There are many advantages of raised-bed gardening, including less weeding, earlier planting and higher yields. The philosophy behind this type of gardening is that it maximizes the use of valuable bed space, minimizes the amount of ongoing labor and allows for the use of high quality soil. Raised beds also dry more quickly, tend to have warmer soil and provide a haven for beneficial insects and worms. With all the benefits of a raised-bed garden, it just might be the right choice for you. Here are some tips to start your own raised-bed garden:
- Start by building a frame to contain the bed. While stones, bricks and blocks will work well, I prefer to use 6-by-6 landscape timbers. Limit the width of the bed to 4 to 5 feet so that you can easily reach into the middle of the bed, and be sure to space the beds far enough apart so that you can easily mow the grass between them. After constructing, backfill the bed with topsoil, compost, peat moss and other organic matter. Raising the soil level 6 to 8 inches will do wonders for your back!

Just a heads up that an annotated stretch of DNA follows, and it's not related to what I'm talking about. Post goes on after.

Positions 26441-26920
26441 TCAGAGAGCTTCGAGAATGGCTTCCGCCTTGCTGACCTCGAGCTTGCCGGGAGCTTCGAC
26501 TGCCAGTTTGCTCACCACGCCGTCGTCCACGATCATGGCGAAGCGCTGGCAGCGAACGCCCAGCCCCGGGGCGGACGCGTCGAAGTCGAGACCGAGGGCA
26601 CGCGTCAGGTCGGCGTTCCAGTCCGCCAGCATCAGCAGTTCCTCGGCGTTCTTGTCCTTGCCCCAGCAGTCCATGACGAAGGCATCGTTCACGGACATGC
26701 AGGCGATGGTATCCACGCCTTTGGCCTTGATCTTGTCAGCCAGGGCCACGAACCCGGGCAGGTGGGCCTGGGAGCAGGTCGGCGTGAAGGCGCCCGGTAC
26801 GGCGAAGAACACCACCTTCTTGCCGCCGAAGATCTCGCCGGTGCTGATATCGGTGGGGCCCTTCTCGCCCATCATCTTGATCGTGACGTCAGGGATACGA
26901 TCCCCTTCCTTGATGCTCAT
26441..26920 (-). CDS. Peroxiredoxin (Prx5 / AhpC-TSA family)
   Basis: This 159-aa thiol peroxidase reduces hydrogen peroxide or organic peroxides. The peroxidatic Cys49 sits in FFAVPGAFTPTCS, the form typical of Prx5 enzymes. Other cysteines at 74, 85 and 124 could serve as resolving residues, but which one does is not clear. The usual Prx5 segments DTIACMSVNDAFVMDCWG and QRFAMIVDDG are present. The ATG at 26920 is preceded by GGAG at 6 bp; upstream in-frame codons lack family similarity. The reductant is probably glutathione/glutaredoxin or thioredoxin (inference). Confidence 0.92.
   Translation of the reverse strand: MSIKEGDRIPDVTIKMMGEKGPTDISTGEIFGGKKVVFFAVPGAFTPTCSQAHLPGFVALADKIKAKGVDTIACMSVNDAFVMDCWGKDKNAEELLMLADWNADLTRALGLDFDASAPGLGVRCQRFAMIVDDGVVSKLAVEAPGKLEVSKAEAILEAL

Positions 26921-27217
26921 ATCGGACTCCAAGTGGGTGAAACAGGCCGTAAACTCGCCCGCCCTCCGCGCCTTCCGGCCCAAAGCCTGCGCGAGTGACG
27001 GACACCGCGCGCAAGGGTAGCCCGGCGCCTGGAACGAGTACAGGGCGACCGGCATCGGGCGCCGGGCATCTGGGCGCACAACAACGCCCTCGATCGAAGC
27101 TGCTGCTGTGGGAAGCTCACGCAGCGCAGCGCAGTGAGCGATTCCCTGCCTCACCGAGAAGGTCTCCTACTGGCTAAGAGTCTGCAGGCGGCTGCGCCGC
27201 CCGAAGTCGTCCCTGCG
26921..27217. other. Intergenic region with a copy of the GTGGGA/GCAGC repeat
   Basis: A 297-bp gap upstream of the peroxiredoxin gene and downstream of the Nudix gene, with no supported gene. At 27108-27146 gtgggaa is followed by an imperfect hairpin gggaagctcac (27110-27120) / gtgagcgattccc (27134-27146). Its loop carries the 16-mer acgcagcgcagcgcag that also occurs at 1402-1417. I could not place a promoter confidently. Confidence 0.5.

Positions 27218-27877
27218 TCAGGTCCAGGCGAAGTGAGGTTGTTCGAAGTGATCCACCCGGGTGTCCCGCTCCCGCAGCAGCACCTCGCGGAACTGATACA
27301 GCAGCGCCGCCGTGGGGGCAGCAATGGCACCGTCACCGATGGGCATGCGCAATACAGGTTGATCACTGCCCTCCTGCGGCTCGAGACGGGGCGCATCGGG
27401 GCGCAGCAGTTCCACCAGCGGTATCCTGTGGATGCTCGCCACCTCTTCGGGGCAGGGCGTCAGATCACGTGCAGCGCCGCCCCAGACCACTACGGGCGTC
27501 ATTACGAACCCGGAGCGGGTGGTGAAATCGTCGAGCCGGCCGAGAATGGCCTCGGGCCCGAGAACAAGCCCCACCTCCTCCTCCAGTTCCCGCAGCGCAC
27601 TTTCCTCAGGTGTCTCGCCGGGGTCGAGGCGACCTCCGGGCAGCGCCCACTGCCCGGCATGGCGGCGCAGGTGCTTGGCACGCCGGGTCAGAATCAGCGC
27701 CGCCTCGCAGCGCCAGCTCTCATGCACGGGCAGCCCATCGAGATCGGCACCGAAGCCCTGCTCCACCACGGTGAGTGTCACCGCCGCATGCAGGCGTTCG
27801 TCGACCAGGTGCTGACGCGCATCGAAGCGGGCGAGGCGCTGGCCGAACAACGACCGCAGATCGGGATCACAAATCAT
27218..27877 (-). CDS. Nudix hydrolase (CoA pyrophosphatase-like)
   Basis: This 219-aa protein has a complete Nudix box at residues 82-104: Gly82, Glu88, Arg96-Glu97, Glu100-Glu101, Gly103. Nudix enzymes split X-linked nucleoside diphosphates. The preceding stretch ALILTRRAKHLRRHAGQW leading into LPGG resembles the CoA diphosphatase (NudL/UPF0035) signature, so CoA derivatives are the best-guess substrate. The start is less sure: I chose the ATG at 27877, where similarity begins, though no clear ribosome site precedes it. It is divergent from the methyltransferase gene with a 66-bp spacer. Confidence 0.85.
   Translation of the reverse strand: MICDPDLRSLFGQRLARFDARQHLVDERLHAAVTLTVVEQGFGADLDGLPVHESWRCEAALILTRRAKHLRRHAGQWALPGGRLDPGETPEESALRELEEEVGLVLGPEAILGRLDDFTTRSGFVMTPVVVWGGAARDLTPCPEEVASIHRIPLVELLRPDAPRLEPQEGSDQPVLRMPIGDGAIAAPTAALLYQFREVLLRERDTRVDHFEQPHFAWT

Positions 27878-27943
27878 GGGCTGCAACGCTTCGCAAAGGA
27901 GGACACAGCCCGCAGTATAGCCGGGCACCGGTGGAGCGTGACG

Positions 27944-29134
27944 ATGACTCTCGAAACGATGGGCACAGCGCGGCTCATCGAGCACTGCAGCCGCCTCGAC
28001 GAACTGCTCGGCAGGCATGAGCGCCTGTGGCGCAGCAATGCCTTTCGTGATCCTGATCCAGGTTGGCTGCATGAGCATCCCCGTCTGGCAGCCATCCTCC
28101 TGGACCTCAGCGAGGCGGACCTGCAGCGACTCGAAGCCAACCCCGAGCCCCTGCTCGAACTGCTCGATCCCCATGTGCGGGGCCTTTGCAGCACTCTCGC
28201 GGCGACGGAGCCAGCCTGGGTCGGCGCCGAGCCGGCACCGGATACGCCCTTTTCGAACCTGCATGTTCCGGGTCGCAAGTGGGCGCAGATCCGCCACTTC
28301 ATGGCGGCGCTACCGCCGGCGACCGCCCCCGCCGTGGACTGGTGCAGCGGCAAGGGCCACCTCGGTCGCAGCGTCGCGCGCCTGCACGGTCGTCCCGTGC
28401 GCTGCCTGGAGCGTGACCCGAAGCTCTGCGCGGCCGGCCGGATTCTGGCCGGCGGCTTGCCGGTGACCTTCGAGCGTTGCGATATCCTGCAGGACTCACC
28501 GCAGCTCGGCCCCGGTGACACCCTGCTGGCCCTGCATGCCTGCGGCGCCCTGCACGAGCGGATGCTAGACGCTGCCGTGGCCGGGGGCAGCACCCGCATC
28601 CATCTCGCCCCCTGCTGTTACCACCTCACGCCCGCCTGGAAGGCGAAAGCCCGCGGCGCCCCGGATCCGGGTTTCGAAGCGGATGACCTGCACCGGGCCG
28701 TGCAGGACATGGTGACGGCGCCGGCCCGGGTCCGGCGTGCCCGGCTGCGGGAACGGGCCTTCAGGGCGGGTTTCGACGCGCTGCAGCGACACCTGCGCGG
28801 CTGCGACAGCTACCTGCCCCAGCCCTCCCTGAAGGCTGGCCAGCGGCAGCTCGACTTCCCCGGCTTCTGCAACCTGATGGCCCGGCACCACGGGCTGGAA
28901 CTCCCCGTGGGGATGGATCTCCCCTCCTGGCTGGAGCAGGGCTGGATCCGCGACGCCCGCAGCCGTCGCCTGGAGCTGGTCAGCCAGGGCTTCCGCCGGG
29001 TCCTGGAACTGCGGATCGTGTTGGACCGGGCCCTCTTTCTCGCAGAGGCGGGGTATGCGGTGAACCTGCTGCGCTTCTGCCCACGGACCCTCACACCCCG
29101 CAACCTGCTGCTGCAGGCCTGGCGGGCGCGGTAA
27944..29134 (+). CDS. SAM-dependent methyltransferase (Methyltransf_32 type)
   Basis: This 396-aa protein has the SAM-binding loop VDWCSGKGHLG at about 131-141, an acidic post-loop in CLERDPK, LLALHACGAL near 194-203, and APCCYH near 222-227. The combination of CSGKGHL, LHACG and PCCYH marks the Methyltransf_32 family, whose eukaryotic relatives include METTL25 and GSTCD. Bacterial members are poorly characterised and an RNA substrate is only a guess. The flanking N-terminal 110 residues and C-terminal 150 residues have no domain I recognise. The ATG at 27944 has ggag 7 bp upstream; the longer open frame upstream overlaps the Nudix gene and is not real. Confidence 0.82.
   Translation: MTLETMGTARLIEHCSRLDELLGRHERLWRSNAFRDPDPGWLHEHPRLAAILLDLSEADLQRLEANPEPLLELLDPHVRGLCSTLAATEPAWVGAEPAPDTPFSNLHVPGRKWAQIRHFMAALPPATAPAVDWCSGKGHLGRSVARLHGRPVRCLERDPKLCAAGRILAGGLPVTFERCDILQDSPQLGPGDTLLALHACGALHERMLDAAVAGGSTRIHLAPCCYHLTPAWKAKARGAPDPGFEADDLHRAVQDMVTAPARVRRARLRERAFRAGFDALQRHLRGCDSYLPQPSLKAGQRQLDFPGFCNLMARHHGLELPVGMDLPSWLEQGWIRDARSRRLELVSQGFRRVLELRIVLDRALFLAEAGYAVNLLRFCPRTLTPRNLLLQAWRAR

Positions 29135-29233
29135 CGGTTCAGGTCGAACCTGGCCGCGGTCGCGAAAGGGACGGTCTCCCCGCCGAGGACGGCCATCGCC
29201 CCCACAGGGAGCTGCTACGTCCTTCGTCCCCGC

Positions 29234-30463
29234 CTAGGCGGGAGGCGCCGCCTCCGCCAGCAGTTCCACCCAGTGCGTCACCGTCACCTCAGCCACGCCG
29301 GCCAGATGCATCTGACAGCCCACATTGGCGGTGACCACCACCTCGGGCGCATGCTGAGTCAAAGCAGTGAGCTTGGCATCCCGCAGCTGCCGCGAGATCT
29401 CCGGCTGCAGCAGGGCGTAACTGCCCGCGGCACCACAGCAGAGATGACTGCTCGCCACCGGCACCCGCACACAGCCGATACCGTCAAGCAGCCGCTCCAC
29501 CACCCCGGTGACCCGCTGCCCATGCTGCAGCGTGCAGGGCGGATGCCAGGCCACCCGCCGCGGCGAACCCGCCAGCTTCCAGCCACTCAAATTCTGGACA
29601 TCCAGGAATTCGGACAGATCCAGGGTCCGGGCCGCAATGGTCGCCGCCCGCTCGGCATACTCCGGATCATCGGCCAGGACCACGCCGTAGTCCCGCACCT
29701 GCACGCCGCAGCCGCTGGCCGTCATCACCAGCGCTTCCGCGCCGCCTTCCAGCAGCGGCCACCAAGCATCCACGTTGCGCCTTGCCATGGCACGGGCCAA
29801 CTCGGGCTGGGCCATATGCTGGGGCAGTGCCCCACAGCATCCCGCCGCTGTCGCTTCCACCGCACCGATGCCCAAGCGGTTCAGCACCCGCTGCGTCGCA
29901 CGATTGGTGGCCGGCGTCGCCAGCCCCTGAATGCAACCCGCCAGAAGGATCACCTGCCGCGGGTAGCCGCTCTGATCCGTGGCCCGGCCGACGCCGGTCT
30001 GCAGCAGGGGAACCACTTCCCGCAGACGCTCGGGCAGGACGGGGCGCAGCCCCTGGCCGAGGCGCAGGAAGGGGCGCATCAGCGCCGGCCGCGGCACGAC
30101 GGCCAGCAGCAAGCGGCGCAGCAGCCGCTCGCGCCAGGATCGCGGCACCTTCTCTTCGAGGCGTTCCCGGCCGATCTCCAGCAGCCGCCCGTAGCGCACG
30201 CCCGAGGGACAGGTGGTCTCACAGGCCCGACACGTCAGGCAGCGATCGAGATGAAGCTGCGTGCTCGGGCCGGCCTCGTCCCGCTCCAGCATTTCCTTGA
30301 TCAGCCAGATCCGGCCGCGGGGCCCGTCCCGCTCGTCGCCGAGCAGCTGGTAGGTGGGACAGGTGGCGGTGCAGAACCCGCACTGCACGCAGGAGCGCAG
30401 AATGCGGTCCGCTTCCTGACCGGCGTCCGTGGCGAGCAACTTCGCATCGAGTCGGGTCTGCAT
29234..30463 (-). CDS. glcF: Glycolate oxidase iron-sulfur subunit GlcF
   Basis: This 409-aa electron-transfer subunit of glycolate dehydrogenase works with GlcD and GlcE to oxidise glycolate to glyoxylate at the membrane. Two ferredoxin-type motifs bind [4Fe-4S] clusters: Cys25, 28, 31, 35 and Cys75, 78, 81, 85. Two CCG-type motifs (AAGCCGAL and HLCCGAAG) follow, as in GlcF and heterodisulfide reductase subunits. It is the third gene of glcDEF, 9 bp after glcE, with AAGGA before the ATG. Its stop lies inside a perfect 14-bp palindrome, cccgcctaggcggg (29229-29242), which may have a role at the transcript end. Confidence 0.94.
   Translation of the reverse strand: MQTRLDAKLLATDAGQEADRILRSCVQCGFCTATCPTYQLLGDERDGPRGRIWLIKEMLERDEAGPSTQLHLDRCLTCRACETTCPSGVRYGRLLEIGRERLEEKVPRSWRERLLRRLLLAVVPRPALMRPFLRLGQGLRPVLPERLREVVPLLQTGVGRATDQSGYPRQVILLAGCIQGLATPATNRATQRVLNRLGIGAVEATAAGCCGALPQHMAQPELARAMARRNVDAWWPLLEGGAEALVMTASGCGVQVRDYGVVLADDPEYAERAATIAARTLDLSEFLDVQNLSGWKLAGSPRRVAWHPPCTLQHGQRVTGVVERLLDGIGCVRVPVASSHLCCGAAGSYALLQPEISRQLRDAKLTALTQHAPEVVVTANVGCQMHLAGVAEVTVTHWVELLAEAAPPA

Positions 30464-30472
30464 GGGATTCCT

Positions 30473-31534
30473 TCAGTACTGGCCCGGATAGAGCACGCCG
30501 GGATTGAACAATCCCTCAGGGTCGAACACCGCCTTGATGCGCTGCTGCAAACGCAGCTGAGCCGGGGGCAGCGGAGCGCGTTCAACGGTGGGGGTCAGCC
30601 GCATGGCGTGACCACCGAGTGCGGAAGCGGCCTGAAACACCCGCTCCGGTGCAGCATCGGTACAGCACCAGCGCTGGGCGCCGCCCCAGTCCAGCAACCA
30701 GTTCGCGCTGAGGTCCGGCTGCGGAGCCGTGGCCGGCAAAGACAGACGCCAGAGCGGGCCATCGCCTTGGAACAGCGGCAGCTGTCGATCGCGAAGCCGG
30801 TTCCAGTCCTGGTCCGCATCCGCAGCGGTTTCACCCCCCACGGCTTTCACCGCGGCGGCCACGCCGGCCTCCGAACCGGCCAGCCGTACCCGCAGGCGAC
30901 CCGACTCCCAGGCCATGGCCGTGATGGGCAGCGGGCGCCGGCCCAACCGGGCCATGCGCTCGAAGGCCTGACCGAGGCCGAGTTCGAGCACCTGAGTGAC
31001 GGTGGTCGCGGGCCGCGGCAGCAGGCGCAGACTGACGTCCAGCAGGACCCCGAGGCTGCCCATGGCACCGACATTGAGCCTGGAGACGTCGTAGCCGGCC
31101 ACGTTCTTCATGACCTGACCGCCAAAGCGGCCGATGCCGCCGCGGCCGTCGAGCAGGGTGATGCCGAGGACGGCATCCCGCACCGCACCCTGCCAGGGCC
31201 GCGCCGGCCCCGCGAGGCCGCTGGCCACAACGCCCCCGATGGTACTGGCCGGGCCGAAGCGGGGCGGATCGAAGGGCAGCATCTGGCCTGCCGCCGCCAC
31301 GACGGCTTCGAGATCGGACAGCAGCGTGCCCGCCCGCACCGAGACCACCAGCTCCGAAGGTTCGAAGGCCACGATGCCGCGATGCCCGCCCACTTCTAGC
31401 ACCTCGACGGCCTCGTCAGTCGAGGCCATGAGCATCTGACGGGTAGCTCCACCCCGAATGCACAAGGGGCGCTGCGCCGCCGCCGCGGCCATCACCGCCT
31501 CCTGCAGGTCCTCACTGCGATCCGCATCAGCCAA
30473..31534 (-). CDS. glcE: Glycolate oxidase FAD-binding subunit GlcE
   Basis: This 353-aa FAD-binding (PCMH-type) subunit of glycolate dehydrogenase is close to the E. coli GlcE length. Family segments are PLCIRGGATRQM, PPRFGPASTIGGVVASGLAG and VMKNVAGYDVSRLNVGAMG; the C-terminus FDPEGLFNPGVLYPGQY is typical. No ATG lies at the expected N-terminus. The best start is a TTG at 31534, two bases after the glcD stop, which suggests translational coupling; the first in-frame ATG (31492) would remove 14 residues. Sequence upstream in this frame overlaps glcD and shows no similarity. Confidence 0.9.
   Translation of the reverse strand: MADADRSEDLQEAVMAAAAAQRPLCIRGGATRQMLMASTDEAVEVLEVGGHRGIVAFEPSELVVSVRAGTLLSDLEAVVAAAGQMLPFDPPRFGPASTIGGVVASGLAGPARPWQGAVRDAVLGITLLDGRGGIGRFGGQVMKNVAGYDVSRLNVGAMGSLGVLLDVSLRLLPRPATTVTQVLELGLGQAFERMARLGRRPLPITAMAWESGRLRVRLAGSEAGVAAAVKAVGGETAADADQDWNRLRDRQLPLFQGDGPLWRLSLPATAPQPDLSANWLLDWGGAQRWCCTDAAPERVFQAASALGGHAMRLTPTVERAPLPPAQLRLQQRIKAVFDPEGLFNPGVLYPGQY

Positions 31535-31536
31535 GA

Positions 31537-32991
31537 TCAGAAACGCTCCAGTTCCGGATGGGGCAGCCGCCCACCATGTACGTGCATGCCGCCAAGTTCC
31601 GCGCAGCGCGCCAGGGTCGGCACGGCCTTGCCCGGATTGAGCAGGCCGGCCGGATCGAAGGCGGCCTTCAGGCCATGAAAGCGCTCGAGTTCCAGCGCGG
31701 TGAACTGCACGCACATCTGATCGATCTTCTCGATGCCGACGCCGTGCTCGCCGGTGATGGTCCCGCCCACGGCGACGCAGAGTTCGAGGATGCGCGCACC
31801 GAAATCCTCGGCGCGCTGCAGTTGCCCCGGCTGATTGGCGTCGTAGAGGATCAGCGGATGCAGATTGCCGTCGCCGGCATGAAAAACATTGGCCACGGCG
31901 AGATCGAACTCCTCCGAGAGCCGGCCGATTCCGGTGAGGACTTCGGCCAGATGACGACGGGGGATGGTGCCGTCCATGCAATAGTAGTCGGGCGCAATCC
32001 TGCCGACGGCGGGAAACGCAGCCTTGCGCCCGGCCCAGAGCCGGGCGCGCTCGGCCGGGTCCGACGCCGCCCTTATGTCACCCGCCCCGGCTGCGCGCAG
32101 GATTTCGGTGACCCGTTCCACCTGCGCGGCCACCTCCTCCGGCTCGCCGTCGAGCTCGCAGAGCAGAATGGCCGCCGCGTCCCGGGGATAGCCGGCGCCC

- Plant the plants close together so there will be no space for weeds to grow when the garden matures, which will nearly eliminate your maintenance weeding.
- Install a trellis in the bed to let climbing plants (pole beans, tomatoes and cucumbers) grow above low-level crops like lettuce, squash, zucchini and eggplant. When crops are spent, replant in their stead – there are a few quick-growing crops that can be planted late into the season (radish, lettuce and even beans).
- Mulch the plants to help keep the soil moist. Add some annual flowers for seasonal color.
Raised garden beds can be a great addition to your landscape, providing structure while putting food on the table.